Journalism was an empowering force in the life of a young African American growing up in a segregated society.
All of my fellow students as well as my teachers were black. Central was one of the three high schools in Texas that I attended. The other two were Booker T. Washington in Dallas, across the street from St. Paul United Methodist Church, where my father was pastor, and Anderson High School in Austin. I was in Galveston because my father was pastor of Wesley Tabernacle Church. Wesley was in the old racially segregated U.S. Central Jurisdiction, as were St. Paul and other churches my father pastored in North Carolina.
It was in a Central High civics class — a class that focused on citizenship, the role of citizens and their responsibilities — that I first heard of newspaper editorials and op-eds. At the same time, the biblical “journalists” of the epistles were attracting my attention.
While my call to ordained ministry was growing louder, I began to realize writing was becoming for me an avocation. I went on to serve in ministry in Boston; Harlem; Chester, Pennsylvania; Washington; Denver; Atlantic City; and New Haven, Connecticut. Newspapers in those cities published my letters to the editor and my op-eds.
My letters and op-eds in some ways are shaped by my response to the Bible. They make visible my “segregation survivor” status. Black lives and voices matter.
When the conservative Washington Times published its first issue, I responded with a long letter to the editors, asking how they, as leaders of a conservative paper based in the predominantly black city of Washington, would write about race. The Times responded to my letter with a lengthy editorial addressing the newspaper’s racial coverage and editorial policy.
Journalism has been a major part of my life and ministry beyond the pulpit. It has provided a means for raising awareness of issues that we might otherwise be inclined to ignore. This is as important for the church as it is for secular society, and we ignore this reality at our own peril.
People of faith must be well-informed. Theologian Karl Barth was quoted in Time magazine in 1966 as saying, “Take your Bible and take your newspaper, and read both. But interpret newspapers with your Bible.”
Today, the attacks on journalists and journalism in this country and around the world are a cause of concern. I am not sure that we who love the Bible are active enough in challenging the hatred directed toward journalistic truth, and journalists, in these moments.
First, journalists around the world are experiencing verbal and often physical violence. The killings of a Washington Post journalist and other journalists around the world compel me to empathize with and pray for those in this profession. My prayers cover not only secular journalists but also our United Methodist journalists in the United States, Africa, Europe and Asia.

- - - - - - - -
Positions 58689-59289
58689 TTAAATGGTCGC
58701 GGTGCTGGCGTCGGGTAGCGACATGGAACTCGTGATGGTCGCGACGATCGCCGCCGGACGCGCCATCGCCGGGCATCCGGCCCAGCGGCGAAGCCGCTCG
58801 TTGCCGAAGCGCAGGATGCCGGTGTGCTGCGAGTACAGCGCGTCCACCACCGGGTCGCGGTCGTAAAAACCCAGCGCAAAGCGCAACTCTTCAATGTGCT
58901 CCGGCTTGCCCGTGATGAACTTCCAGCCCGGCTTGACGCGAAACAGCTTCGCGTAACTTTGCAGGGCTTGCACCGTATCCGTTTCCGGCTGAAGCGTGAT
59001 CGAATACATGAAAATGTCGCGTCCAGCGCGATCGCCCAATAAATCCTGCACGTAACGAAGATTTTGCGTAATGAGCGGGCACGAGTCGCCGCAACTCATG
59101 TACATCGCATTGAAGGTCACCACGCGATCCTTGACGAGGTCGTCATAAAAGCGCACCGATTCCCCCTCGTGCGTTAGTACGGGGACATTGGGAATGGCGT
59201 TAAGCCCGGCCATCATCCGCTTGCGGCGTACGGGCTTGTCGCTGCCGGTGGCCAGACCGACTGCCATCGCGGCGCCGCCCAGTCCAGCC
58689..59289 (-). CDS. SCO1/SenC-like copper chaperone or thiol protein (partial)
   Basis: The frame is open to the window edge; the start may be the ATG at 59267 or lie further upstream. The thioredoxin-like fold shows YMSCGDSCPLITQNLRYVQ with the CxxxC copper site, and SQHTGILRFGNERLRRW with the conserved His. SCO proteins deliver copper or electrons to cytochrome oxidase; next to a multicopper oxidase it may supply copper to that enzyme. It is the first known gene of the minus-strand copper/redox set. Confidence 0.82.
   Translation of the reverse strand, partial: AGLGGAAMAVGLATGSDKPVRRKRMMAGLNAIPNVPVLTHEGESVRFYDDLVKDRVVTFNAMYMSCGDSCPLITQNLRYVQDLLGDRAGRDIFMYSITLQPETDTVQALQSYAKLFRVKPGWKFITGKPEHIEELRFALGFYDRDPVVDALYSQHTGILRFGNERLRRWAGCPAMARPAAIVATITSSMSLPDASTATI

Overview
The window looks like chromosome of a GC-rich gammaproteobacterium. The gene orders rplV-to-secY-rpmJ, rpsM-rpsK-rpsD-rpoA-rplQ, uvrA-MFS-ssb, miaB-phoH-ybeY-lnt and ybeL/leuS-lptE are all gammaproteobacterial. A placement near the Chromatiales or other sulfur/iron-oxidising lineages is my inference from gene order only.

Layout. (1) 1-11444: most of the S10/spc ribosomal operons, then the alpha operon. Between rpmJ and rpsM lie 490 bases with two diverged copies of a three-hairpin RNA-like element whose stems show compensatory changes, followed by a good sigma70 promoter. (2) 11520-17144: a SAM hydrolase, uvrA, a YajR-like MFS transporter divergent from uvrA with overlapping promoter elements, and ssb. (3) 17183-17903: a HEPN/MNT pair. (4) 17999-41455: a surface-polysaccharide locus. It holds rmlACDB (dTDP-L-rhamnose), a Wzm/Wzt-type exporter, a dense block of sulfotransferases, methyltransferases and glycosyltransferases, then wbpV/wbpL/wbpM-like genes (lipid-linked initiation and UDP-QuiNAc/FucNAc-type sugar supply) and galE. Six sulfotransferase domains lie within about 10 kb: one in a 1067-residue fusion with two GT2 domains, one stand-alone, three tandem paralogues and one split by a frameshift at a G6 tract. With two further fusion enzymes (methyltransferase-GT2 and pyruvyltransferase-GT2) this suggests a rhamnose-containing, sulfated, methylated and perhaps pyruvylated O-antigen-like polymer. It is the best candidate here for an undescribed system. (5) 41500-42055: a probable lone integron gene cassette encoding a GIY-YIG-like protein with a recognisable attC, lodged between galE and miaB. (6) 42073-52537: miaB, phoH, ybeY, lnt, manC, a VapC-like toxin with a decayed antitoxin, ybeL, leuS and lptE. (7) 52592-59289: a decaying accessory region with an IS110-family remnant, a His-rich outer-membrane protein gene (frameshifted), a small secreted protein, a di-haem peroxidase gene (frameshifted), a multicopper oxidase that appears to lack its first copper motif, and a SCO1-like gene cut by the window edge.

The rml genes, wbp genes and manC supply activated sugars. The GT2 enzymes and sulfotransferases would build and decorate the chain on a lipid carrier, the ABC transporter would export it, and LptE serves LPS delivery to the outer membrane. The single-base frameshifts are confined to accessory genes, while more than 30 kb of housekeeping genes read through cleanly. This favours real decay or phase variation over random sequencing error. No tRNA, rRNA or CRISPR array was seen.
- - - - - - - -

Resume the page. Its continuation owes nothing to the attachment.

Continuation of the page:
Second, the cries of “fake news” emanating from the White House, regardless of our political perspectives, are unsettling. The demonization of the secular press harms the religious press as well, and it erodes confidence in an institution that is vital for any healthy and just society.
The hatred being directed at journalists today, particularly from our political institutions, is troubling.
Third, have we understood, or been sensitive to, how our current Book of Discipline legislation that is dividing us could impact the work of our church journalists? Could there be pressure not to lift up certain voices or views that oppose our legislative stance on practices that are “incompatible with Christian teaching”? That is another reason why we as The United Methodist Church must break free from the legislative restrictions the 1972 General Conference actions imposed on the mission/ministry of the denomination.
I remember the sayings, some original and some not, of my South Carolina-born and bred grandmother, “Mama Irene.” In this time of United Methodists criticizing one another, her words ring true: “Each time you point a finger of criticism and blame at someone, remember, you are pointing three fingers at yourself.”
Being well-informed is vital for a society and for our United Methodist Church. Rather than push back on journalists, we should ask ourselves where we would be if we weren’t well-informed. If a news article makes us uncomfortable, should we condemn the messenger, or should we instead seek to understand the source of our discomfort?
As people of the Bible, we stand for truth. Let us also stand for those who have the challenging mission of reporting the truth.
Caldwell, who was 86 on Oct. 28, is a retired elder and retired member of the Mountain Sky Conference (formerly the Rocky Mountain Conference). He also served on the staff of the General Commission on Religion and Race. He is a former member of the board of the African-American Methodist Heritage Center and lives in Asbury Park, New Jersey.
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